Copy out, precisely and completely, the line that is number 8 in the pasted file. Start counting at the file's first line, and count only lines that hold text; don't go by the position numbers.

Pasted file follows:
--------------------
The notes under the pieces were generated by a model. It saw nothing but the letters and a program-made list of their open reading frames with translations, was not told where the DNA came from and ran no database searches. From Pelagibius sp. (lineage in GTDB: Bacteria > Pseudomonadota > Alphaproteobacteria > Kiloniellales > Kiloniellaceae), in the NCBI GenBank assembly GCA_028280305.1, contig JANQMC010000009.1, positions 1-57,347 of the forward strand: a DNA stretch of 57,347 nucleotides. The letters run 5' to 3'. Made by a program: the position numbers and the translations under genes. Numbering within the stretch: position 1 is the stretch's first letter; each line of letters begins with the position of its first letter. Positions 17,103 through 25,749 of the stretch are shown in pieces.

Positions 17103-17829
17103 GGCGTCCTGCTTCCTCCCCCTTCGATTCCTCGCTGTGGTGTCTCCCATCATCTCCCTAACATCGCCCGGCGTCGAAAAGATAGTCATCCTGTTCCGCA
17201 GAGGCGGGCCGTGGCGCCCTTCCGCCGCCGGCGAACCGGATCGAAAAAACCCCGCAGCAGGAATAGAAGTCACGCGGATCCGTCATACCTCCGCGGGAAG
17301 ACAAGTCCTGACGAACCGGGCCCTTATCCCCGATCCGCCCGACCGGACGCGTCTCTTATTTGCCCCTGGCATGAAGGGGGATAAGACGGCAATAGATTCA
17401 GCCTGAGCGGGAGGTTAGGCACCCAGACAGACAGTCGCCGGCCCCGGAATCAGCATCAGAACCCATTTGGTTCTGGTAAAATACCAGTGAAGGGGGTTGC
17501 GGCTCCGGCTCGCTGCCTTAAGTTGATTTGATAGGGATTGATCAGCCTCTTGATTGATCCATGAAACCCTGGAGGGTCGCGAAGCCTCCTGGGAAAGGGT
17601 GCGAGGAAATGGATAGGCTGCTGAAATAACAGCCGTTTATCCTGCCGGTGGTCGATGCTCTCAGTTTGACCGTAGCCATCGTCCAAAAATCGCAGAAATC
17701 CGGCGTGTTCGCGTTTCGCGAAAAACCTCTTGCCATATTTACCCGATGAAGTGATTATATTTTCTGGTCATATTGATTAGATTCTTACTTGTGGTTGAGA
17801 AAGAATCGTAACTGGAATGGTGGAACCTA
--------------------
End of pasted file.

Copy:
17601 GCGAGGAAATGGATAGGCTGCTGAAATAACAGCCGTTTATCCTGCCGGTGGTCGATGCTCTCAGTTTGACCGTAGCCATCGTCCAAAAATCGCAGAAATC